“It was my understanding,” Apolinaria Lorenzana says in her memoir, “that the Indians who committed those hostile acts were from Tecate, the Colorado River, and other well-known places.” But the “real leaders were the Indians from the rancho [Jamul] who encouraged the other Indians to participate.”

Two years after the attack on Jamul, Lorenzana became an official ranchera. Governor Juan Bautista Alvarado granted her the 8881-acre Rancho Jamacha. The 47-year-old woman, who’d come to San Diego as an orphan, eventually owned Rancho la Cañada de los Coches (“the glen of the hogs”) and Rancho San Juan de las Secuas as well. These had been mission lands used for growing cotton and grazing horses, sheep, cattle, and, at Los Coches, hogs. The San Diego friars, fearing secularization, deeded Lorenzana the grants “to preserve what could be saved of the mission’s property,” writes Stephen Van Wormer.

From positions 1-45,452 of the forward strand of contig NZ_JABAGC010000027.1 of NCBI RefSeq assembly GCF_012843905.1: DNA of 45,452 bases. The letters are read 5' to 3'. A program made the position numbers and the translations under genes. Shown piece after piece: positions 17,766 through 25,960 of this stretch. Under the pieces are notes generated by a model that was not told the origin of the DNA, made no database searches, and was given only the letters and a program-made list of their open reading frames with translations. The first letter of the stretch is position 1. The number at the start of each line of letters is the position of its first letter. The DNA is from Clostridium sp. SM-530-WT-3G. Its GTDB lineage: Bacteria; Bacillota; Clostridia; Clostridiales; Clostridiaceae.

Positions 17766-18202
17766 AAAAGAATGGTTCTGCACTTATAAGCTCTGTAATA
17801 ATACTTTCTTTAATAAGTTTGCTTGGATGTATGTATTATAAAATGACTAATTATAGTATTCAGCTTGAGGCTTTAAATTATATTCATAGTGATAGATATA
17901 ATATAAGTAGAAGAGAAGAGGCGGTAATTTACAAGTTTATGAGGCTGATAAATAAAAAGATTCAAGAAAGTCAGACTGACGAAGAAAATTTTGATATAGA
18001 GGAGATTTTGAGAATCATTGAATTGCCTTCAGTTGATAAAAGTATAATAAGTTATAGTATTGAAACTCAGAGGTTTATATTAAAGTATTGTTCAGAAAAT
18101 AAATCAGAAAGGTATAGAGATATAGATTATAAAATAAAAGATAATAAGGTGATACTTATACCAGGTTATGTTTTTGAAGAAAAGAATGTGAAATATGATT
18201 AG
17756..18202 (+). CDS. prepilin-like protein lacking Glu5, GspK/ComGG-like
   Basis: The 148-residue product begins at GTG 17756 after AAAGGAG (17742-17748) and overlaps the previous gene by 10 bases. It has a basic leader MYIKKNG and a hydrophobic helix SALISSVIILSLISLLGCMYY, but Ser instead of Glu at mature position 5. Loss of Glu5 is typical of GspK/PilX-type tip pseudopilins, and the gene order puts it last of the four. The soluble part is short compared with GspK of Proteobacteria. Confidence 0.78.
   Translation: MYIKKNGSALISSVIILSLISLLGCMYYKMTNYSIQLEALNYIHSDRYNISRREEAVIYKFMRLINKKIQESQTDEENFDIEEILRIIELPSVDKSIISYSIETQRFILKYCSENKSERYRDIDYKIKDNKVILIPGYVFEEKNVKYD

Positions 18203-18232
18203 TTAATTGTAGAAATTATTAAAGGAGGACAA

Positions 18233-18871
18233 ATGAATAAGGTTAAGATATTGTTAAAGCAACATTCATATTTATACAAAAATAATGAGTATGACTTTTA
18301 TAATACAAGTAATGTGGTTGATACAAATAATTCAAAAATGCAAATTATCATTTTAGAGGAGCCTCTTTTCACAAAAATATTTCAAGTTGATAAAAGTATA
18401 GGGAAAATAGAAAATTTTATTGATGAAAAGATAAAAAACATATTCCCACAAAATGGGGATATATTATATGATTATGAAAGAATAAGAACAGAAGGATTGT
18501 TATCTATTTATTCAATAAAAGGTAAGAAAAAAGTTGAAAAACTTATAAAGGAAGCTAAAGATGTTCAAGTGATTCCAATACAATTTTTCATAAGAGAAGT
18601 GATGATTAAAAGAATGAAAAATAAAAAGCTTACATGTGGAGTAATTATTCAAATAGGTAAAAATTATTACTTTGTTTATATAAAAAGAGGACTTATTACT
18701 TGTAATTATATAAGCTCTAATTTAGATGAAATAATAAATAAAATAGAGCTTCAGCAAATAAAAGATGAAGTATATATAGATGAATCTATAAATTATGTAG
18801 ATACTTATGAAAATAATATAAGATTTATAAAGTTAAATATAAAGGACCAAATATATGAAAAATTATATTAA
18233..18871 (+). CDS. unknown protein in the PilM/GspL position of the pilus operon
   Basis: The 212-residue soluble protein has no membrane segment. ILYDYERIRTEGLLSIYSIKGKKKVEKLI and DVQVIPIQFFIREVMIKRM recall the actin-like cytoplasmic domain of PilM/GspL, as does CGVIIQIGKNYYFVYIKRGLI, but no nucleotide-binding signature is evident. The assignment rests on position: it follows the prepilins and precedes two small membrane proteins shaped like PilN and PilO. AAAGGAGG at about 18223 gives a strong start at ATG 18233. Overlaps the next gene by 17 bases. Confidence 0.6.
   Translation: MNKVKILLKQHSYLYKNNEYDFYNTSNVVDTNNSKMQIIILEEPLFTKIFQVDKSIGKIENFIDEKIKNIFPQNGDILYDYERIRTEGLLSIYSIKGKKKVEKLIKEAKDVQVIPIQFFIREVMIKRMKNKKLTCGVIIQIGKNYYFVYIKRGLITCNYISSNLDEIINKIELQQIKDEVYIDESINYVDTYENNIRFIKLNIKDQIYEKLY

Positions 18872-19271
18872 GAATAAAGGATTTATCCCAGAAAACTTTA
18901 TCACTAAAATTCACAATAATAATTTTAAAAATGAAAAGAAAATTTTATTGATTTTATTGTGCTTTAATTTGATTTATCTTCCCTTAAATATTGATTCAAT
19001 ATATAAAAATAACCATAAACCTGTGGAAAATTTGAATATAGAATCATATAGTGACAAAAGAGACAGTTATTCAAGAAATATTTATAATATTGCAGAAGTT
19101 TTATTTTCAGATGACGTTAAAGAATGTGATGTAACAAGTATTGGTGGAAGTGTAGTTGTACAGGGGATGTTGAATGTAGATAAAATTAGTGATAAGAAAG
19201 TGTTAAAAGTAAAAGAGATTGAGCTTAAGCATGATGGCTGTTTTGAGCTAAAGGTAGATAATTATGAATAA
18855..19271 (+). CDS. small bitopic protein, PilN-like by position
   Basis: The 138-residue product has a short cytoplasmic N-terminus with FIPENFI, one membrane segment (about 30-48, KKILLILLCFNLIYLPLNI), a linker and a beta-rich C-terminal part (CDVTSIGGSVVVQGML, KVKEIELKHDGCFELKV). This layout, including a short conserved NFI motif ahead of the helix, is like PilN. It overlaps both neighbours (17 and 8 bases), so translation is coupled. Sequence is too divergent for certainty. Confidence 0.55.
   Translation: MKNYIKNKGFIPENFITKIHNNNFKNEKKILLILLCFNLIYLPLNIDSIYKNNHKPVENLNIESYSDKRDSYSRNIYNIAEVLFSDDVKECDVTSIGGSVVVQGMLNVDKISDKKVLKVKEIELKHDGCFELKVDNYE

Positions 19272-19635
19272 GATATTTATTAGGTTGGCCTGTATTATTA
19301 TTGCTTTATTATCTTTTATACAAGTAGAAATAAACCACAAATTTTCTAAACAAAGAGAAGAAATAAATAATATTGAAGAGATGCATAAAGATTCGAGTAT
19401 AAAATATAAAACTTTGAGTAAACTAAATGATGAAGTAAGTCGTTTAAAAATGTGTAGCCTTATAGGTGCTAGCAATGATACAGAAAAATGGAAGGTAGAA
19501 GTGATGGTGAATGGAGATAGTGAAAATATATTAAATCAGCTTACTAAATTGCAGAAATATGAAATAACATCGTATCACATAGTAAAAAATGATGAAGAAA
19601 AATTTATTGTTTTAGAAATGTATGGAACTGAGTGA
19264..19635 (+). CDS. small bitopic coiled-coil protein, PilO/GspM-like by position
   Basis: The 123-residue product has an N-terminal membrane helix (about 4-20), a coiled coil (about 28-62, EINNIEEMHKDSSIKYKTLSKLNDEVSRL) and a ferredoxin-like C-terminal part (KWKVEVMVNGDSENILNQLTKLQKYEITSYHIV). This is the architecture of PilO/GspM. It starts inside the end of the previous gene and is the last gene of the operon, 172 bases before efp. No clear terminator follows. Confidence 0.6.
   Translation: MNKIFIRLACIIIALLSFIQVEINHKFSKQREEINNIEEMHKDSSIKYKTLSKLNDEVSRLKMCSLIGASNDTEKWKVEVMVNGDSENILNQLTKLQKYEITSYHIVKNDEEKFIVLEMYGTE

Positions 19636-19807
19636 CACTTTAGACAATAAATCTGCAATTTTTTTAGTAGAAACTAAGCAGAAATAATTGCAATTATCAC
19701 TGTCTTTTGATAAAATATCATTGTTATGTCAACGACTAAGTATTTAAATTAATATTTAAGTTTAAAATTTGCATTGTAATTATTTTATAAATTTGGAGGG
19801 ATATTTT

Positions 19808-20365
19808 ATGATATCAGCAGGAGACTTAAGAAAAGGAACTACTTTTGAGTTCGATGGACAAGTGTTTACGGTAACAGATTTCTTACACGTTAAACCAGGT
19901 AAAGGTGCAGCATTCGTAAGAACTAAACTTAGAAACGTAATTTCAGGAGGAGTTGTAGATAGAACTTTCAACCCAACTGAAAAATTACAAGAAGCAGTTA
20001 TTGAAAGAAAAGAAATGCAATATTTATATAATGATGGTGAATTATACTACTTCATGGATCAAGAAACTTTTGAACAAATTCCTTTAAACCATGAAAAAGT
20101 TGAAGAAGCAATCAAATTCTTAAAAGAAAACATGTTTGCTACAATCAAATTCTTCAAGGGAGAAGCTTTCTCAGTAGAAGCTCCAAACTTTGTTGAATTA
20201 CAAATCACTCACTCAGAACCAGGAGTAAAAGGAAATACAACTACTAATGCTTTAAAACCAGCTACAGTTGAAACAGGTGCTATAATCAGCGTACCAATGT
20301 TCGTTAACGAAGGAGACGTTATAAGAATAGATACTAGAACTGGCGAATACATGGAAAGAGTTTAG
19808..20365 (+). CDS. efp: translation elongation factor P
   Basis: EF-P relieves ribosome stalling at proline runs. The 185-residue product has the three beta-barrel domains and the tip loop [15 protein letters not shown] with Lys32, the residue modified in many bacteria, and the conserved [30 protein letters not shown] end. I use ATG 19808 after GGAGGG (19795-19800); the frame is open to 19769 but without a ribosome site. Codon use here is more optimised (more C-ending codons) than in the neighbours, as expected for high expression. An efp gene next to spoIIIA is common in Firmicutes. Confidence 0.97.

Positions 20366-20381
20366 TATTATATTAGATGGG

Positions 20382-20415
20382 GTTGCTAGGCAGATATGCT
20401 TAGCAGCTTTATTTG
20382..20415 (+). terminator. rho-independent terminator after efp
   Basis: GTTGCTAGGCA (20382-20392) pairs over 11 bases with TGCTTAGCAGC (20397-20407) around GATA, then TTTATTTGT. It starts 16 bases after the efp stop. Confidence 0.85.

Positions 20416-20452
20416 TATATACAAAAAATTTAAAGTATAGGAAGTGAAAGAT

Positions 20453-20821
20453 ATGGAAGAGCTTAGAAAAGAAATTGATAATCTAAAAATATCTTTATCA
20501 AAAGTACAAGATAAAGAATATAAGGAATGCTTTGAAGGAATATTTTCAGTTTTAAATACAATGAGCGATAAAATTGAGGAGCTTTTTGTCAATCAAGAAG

Lorenzana was never wealthy. She represents, writes Lisbeth Haas, “the relatively poor landowners of the colonial and Mexican periods who worked with their hands and labored for others.” Lorenzana may have regarded the ranchos more as something to protect for her beloved mission than possess. She had lived at Jamacha, off and on, for several years prior to owning it. Some suggest she abetted her health by drinking from its famous mineral spring, which Alfred H. Isham later claimed was the Fountain of Youth.

Lorenzana, who never married, renamed her ranchos for saints. Jamacha, for example, became “Santa Clara de Jamacha” (for St. Claire of Assisi). Two years after she took over the rancho, one of her servants, named Muñoz, decided to go to Sonora, Mexico. He took his wife and young son, whom Lorenzana had baptized.